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Empowering Everyone to Be a Developer: Trends in Low Code, No Code, and Education

Empowering Everyone to Be a Developer: Trends in Low Code, No Code, and Education

The secret to change — at least according to Socrates — is to focus all of your energy not on fighting the old, but on building the new. This sentiment has never been more relevant for IT leaders than it is today.

In this Fourth Industrial Revolution, we’re sprinting into an era when tech innovation seemingly happens overnight. Does this pace create unprecedented challenges for the developer community? Sure. But does it also create opportunities that we wouldn’t have dreamed of a decade ago? Resoundingly, yes.

The new Salesforce Research brief, “The New Frontier of Software Development,” is a data-driven overview of how low code, no code, and educational platforms are empowering the workforce. You can download the brief for a deeper analysis, along with detailed research. Here are a few highlights that stuck out for me.

IT organizations face growing demands and shrinking talent pools.

The expectation to “do more with less (and faster)” is a stark reality. As industry analyst Michael Krigsman points out, IT now is not just an enabler of efficiency, but also an enabler of innovation. A survey of IT leaders revealed that their top two challenges are innovating for the business and project speed. The battle between innovating and keeping the lights on is nothing new for IT leaders — yet business’ appetite for better, more differentiated capabilities grows stronger by the minute.

Why? The reality is that everyone has sky-high expectations for cutting-edge experiences — everywhere you look. Eighty percent of business buyers expect companies to interact with them in real time. Seventy-nine percent of millennial consumers expect that smart home technology will impact their daily lives by 2020. Even employees want digital experiences that are as easy and connected as the most beloved consumer brands. As business users’ expectations change, the role of the developer continues to shift. Today, developer success is measured by user adoption and loyalty. Developers must build apps that customers love.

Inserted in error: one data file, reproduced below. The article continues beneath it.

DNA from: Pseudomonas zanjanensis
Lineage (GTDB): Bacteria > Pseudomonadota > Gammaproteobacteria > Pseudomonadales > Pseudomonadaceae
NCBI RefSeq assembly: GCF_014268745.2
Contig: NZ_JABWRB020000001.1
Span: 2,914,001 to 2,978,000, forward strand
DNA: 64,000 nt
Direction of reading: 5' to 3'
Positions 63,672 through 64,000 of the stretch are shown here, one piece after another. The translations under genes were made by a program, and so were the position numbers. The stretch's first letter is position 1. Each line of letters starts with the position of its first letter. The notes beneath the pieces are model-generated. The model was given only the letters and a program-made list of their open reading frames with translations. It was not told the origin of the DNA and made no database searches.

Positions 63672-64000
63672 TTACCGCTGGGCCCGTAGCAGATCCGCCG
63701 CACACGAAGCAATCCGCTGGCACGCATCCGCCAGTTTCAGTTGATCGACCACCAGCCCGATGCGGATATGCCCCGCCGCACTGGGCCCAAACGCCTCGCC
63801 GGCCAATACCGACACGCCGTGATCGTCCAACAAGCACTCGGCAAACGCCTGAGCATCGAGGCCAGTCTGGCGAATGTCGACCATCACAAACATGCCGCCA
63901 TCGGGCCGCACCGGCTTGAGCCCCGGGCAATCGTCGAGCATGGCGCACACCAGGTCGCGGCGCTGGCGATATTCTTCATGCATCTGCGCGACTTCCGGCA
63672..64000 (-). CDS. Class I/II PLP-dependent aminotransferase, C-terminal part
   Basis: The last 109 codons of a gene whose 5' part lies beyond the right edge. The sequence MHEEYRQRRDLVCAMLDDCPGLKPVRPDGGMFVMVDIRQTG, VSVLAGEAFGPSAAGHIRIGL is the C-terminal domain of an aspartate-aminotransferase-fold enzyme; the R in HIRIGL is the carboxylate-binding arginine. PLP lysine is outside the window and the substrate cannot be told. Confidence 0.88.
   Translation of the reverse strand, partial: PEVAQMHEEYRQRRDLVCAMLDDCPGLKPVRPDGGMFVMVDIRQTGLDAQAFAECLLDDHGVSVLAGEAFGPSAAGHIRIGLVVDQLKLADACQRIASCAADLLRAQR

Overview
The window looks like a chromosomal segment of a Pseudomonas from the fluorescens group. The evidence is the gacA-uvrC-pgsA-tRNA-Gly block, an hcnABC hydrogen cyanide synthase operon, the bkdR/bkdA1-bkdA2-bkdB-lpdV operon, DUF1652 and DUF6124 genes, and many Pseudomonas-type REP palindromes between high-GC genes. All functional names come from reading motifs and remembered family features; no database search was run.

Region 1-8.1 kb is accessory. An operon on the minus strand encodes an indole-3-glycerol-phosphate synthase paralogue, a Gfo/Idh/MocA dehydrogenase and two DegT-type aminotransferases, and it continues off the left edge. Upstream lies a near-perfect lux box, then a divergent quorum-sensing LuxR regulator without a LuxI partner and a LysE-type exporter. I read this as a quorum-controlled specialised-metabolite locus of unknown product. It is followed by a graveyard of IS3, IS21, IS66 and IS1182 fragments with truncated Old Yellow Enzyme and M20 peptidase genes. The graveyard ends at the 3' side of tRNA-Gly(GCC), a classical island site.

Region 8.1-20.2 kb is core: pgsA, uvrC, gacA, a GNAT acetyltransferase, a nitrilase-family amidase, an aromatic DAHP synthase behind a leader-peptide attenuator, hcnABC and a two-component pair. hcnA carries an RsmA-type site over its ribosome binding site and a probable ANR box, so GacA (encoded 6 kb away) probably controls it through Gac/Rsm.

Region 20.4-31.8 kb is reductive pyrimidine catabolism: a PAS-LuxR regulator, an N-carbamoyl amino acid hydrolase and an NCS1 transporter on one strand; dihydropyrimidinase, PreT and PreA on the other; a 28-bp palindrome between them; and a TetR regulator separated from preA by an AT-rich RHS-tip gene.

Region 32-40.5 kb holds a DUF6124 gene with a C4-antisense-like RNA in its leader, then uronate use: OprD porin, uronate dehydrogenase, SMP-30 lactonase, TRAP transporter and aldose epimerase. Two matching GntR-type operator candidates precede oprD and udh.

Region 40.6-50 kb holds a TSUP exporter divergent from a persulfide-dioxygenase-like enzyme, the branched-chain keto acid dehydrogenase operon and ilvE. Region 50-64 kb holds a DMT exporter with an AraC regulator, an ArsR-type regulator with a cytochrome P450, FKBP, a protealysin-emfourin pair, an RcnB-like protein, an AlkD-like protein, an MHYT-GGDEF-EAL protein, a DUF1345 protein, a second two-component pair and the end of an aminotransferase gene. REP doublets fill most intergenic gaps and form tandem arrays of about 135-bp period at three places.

This only compounds an already difficult issue at the intersection of supply, demand, and know-how. While companies need a steady stream of highly skilled developers to meet these changing expectations — and remain competitive — the supply falls well short of demand.

What’s more, many lack skills in key technologies such as artificial intelligence (AI), the Internet of Things (IoT), and mobile applications that underpin these expectations. By some estimates, in 2017, there were fewer than 50,000 computer science graduates to fill 500,000 open developer jobs in the U.S. alone.

More companies are opening doors for citizen development.

To bridge workforce skill gaps, more and more companies are exploring citizen development — empowering end users to create comparably simple business applications under IT governance. We like to call this a “clicks not code” approach — meaning it takes advantage of low-code or no-code development.

The benefits are twofold. First, developers can hand off some lower-priority projects that often clog up their pipelines, enabling them to focus on innovating. Second, it turns would-be requesters from other business units into self-motivated doers. These citizen developers now have the means to build what they want, the way they want it, instead of waiting in an IT request queue. And as a bonus, it often leads to really creative solutions, like the citizen development story detailed in this interview.

New educational approaches can expand the developer workforce.

“Never stop learning” has always been a mantra of mine — but now more than ever. We’re at this incredible point in time when we’re having open, constructive conversations about the inequalities in tech. One research study found that only 26% of IT organizations believe they’re excellent at workforce diversity and inclusion. Another estimates that only one in five software developers in the U.S. is female.

What excites me about low-code and no-code development is the ability to remove or reduce the barrier to entry. It essentially lays out a welcome mat to everyone that says, “You don’t have to know it all — you just have to want to learn.” It democratizes education for in-demand technical skills. Education must be accessible to all in order to create a truly inclusive and diverse workforce.

The last point to highlight about learning is that it’s not just about new recruits — it’s also about leadership. If a company is to take continuous learning to heart, it often means reskilling or upskilling those already in their ranks.

Business leaders should reach far and wide to ensure they have a culture that celebrates learning, and that provides equal access to learning. The more we can do that, the more we’ll make progress on bridging skill gaps.

For an in-depth look at the factors transforming development today, check out the full report: “The New Frontier of Software Development.”

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